Stan VanDerBeek, Cine Dreams: Future Cinema of The Mind, 1972/2014. Simultaneous projection of 16mm film transferred to video (both color and black-and-white; both silent and sound); 35mm film transferred to video (both color and black-and-white; both silent and sound); 35mm slides transferred to digital; and handmade slides transferred to digital, dimensions variable. Image courtesy of Fondazione Nicola Trussardi, Milan, and miart 2014, Milan. Photo by Marco De Scalzi. © Estate of Peter Moore/VAGA, New York.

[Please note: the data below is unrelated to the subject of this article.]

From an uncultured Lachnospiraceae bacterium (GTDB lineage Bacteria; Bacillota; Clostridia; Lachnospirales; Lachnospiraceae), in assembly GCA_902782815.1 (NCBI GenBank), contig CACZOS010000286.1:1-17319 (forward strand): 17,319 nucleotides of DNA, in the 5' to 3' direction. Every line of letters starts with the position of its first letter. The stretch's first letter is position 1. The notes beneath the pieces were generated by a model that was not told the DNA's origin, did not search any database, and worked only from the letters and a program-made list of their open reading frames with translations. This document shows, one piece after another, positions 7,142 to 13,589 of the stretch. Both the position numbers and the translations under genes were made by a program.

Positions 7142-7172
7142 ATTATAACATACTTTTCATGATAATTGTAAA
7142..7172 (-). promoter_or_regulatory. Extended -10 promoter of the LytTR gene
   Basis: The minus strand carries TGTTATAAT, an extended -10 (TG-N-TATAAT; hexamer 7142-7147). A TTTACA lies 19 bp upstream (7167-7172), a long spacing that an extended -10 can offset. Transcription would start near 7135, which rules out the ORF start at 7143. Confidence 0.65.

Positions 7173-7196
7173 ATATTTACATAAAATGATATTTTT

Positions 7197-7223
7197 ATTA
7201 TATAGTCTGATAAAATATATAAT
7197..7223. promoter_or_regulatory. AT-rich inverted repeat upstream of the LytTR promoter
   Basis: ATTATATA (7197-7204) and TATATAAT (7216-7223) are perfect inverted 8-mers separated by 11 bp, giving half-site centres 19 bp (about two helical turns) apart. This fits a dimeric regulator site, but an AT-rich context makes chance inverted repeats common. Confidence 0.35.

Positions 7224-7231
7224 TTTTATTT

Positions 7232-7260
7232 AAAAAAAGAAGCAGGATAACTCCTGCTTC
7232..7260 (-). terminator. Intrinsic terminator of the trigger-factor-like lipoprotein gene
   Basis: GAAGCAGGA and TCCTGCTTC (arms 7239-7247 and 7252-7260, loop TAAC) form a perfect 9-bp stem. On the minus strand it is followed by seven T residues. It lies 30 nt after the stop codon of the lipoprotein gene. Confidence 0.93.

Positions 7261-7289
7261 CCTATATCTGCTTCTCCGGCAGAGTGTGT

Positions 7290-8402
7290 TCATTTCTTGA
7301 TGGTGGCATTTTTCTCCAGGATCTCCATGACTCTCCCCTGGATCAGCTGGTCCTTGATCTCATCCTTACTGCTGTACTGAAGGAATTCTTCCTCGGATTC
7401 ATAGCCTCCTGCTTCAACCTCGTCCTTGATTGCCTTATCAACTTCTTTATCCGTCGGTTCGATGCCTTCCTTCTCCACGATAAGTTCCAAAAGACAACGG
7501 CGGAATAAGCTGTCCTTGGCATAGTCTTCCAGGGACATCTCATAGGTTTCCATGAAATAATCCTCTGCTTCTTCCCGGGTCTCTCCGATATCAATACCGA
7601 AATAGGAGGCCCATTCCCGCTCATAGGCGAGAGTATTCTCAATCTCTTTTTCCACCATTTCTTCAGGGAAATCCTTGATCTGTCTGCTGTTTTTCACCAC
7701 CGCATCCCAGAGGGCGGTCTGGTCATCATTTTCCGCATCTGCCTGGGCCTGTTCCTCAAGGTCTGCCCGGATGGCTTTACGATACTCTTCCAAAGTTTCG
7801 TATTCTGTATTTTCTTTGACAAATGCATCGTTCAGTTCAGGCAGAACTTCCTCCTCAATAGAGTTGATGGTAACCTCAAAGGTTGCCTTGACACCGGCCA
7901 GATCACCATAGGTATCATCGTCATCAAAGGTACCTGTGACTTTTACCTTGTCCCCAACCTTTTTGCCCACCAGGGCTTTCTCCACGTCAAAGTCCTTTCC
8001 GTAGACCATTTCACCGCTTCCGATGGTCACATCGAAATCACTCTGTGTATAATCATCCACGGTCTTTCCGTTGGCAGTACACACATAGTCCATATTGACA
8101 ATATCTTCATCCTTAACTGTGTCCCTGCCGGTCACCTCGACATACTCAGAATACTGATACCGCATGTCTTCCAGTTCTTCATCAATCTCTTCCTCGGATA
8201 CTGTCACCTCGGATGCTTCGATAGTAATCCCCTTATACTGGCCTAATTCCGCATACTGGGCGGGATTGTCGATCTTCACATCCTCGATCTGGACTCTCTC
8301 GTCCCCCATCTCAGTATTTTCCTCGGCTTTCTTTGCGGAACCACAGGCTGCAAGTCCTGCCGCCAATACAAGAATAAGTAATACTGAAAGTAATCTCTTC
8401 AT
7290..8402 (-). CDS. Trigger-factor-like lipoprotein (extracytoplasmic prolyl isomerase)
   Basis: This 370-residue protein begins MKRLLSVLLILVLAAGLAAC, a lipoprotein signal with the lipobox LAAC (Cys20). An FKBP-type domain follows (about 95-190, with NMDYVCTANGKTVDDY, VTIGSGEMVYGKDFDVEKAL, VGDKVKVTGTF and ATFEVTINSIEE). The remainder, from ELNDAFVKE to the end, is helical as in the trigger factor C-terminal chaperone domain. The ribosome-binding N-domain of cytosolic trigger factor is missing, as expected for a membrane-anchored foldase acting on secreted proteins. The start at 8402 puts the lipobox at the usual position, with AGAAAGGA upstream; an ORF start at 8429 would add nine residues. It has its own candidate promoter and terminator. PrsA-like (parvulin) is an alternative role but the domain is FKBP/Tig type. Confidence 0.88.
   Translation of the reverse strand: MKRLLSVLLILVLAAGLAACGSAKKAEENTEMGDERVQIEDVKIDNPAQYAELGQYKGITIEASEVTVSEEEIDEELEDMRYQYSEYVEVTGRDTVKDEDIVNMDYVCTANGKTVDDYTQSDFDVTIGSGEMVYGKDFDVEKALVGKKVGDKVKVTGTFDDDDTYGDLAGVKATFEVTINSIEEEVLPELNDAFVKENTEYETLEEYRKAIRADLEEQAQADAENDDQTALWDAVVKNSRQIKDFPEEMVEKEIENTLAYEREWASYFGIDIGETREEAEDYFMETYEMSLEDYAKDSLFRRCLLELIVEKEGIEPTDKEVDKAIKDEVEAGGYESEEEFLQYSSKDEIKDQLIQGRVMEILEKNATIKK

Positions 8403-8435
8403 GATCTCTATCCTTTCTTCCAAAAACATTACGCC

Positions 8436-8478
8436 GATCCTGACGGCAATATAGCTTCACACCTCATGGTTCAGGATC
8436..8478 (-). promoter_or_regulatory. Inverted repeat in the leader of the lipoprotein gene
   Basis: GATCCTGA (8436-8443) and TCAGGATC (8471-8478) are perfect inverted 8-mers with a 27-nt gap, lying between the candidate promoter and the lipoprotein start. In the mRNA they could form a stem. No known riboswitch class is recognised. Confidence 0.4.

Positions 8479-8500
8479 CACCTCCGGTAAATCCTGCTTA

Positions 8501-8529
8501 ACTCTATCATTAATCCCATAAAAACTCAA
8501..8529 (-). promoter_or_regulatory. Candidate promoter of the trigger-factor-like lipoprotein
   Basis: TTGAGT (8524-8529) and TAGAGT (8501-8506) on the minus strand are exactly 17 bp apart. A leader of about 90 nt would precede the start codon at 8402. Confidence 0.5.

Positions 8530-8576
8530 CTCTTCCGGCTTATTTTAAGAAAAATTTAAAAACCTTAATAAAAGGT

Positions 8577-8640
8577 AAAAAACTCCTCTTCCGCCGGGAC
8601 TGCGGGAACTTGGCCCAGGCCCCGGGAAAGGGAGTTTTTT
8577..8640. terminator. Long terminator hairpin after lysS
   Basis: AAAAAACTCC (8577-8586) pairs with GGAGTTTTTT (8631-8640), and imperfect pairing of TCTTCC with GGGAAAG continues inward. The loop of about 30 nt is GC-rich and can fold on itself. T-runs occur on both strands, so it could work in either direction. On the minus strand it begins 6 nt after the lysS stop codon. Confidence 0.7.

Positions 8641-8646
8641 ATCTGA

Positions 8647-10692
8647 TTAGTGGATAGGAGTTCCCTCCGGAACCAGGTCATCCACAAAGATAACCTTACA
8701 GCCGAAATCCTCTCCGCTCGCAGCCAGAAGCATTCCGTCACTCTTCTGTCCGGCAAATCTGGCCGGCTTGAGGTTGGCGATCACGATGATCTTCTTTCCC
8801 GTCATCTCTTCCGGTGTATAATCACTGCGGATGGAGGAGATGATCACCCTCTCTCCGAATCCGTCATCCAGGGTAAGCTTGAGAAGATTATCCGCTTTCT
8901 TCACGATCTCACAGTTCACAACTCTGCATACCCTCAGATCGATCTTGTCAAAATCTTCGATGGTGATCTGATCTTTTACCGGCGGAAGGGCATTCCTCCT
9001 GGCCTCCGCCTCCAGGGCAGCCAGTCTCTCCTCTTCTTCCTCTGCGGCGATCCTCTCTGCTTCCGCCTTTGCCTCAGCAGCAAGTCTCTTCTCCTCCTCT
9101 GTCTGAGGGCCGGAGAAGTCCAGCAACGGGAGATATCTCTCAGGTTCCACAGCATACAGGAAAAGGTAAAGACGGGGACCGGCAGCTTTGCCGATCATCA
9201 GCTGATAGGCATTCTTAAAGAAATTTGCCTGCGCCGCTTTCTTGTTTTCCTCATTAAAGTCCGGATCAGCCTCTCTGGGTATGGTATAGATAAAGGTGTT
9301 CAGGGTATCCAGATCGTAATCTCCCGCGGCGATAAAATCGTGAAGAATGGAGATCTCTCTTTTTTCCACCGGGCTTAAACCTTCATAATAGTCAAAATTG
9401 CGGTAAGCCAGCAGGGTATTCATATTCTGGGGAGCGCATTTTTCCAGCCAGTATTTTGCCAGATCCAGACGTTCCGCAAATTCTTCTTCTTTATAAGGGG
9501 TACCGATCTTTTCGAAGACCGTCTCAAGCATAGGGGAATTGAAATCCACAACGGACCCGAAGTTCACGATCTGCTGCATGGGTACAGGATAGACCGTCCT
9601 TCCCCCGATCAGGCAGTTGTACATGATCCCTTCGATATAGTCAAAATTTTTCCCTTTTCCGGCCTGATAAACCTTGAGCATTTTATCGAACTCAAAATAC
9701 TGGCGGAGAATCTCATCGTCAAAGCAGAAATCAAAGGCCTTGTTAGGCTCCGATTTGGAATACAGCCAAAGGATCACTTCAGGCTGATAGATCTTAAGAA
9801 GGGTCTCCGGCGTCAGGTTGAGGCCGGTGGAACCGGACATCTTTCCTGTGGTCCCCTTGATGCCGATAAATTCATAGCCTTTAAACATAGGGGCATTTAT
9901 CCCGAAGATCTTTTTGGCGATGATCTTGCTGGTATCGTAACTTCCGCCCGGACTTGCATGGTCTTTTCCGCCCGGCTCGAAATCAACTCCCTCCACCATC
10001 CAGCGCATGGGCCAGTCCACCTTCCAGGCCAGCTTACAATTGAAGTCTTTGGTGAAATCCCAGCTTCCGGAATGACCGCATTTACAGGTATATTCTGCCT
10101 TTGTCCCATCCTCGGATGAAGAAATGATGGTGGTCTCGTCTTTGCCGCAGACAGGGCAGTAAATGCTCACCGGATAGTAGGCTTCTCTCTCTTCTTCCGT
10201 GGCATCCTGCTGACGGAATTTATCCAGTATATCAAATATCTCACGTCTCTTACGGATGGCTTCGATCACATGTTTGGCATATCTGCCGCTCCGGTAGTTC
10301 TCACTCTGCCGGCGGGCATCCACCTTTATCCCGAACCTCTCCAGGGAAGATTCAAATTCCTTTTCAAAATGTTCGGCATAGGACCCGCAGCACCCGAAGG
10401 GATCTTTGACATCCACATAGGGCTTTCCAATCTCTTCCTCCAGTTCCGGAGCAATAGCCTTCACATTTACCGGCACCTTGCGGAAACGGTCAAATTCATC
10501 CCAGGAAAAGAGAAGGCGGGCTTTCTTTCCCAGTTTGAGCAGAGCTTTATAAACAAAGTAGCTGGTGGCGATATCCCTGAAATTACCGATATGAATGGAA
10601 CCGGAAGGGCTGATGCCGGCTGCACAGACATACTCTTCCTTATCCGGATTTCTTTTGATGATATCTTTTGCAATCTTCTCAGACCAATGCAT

On Friday night at 1 a.m., when I stopped by at the Ulrico Hoepli Planetarium to see Stan VanDerBeek’s Cine Dreams: Future Cinema of The Mind (1972/2014)—an immersive installation of over 50 16mm films and slide projections presented for the first time in its entirety since its premiere—the queue outside was quite long, with sleeping bags and cushions popping out of backpacks. The obvious plan was to spend the night together, looking up at the artist’s collage of frantically moving images as a theater of our inner self. After running around all day to see artworks, my own inner self was in a similar state. Inside, a hypnotized crowd of aficionados and students from Accademia di Belle Arti di Brera and NABA–Nuova Accademia di Belle Arti (Milan’s two art academies, one public, one private) filled the wooden revolving chairs of the octagonal space, a small modernist gem designed by architect Piero Portaluppi in 1930. Over the weekend, the “Cine Dreams” cycle—produced by Fondazione Nicola Trussardi and miart—included two further evenings with Jeronimo Voss’s Eternity Through the Stars (2012) and Katie Paterson’s new work Earth-Moon-Earth (2014).